Waiters are kitted out in candy stripe shirts, all proudly Italian and offering you all the advice on ordering one could want, it’s a level of service and sheer enthusiasm you rarely find while eating out in London. The menu is full of Italian classics, made into something quite special here. Because, as was the case with Pink Mamma, here style is not over substance. Yes, it is a stunning place but the food they serve is here to match that standard.
There is of course the famous truffle pasta I had in Paris (the best £18 you will ever spend), fantastic pizza –we shared the pesto one, topped with the creamiest of burrata, as well as a cabonara for those eating meat, served straight out of a pecorina cheese wheel for your pleasure and a 10 layer lasagne with fondant mozzarella and fior de latte. Prices are more than fair considering the quality of ingredients and serving sizes and even the wine is a very reasonable £23 for a bottle of house white, I have paid more at some London pubs. Had our stomachs been bigger I could have easily also tried the supposedly incredible smoked stracciatella burrata and there are also impressive looking beef carpacchio platters for all you carnivores to salivate over.
However, we needed to leave space for dessert because they are for sure no sheer afterthought at Gloria! In fact, we were pretty close to ordering 3 between us 2, too torn between all the options on offer. I mean who can say no to profiterole napoletana, a hugh puff pastry with vanilla gelato, served with lashings and lashings of dark chocolate sauce or an aptly named 'Eton musk', fluffy meringue, whipped cream and fruits. In the end however we could not NOT order their “incomparable lemon pie”, a humongous slice of meringuey goodness that was like eating a lemon cloud as well as their incredible take on the classic tiramisu, served straight out of a big serving bowl with a huge spoon by a waiter that won’t be stingy. This was utter dessert heaven, once again not only being insta ready in terms of their look but out of this world delicious.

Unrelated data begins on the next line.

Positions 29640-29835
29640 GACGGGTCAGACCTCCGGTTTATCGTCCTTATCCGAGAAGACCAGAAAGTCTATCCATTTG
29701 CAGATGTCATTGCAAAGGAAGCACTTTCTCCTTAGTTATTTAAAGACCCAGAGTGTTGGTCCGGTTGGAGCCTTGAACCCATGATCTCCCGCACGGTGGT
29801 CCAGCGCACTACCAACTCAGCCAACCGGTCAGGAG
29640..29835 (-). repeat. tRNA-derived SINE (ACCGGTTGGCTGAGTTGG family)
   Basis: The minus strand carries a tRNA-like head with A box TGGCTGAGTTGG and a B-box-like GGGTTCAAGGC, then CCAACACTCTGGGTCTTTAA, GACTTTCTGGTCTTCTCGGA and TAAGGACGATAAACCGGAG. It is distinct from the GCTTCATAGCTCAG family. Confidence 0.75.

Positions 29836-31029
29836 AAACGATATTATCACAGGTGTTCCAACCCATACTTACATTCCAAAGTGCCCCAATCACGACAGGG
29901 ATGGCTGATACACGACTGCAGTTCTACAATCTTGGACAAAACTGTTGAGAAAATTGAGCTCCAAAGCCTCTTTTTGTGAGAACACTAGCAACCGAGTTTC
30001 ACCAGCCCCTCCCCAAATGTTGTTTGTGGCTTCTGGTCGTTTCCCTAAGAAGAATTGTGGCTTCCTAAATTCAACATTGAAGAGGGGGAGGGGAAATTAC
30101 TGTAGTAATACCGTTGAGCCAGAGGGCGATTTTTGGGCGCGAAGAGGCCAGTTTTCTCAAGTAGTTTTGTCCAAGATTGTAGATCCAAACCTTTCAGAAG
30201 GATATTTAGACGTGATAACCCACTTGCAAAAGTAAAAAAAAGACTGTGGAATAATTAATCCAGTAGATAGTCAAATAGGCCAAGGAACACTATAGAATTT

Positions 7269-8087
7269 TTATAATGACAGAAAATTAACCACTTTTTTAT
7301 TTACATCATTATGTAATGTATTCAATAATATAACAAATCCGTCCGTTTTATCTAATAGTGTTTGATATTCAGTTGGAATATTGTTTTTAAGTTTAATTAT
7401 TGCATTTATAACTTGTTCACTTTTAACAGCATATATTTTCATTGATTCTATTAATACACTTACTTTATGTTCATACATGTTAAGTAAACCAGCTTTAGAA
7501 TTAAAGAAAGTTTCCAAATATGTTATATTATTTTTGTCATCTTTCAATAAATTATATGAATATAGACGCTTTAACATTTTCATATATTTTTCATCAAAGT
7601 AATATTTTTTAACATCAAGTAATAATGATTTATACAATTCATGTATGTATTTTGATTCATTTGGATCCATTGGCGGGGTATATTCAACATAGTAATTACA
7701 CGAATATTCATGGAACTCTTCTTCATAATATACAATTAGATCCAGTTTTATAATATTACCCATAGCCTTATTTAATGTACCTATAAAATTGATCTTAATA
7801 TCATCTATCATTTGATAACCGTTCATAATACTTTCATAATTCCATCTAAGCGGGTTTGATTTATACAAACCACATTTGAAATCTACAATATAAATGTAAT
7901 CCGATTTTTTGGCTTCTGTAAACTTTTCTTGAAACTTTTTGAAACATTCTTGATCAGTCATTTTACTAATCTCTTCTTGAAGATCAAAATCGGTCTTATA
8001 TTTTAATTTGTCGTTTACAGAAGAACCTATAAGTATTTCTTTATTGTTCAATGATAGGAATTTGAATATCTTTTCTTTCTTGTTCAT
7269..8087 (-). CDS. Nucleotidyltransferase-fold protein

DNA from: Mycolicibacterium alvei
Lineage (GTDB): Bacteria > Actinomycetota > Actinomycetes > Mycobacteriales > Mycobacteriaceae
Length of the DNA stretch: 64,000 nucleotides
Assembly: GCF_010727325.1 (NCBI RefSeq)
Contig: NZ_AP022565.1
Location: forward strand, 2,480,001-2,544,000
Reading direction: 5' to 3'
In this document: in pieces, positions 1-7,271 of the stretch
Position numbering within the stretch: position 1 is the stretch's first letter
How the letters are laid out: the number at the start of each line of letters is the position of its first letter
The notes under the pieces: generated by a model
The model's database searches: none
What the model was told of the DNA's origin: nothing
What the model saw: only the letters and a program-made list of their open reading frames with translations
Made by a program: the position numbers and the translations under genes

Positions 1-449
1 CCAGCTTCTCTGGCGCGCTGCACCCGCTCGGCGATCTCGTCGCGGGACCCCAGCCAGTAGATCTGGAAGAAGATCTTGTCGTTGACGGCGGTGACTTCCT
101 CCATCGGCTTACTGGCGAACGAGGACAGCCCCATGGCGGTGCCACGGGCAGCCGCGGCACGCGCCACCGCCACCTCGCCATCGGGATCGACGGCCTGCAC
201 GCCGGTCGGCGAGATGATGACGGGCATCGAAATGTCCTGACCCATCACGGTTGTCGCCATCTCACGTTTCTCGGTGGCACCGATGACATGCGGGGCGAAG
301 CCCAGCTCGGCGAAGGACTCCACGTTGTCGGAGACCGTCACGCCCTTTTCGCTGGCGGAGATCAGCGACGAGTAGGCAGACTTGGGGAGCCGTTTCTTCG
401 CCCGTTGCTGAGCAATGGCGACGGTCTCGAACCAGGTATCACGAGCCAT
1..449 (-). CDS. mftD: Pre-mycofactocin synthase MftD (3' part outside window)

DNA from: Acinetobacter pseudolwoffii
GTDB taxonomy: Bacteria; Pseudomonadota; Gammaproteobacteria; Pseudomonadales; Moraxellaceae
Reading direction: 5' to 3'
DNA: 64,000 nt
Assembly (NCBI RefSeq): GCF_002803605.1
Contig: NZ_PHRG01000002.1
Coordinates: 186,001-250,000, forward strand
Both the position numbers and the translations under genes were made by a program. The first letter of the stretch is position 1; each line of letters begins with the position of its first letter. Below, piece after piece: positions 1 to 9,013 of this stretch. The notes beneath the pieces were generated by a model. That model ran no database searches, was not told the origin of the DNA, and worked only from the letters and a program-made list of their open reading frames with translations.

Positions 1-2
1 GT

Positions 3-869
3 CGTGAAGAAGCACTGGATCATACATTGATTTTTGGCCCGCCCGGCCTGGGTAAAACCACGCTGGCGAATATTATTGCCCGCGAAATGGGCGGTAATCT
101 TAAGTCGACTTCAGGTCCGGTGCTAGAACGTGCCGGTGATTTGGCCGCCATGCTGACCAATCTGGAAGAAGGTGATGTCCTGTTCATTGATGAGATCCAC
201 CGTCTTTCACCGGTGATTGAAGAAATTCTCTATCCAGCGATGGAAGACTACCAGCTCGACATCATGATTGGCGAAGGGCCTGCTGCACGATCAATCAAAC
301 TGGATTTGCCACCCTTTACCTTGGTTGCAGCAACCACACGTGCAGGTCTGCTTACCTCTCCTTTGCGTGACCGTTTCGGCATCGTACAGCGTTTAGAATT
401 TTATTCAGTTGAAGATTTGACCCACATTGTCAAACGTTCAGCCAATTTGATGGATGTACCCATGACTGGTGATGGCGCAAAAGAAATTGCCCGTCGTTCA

Yes, it was not the cheapest meal I could have had on a Sunday night but it was worth every penny, it’s the kind of dinner you’ll think about for days after and rave to friends about and one that I would always queue for (though if like us you go around 6pm on a Sunday you may just be lucky and get a table straight away). Gloria is a magical addition to the dining scene in London that was much needed when every hipster joint started to look and feel the same. Take your friends, your lover, your mum or just yourself and immerse yourself in the wonderful world of Gloria, Italian food has never tasted
better outside of Italy.